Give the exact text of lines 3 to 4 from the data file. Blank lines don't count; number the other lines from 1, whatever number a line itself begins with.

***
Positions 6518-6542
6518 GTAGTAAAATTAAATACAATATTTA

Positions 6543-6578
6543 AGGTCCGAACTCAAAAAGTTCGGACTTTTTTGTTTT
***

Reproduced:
Positions 6543-6578
6543 AGGTCCGAACTCAAAAAGTTCGGACTTTTTTGTTTT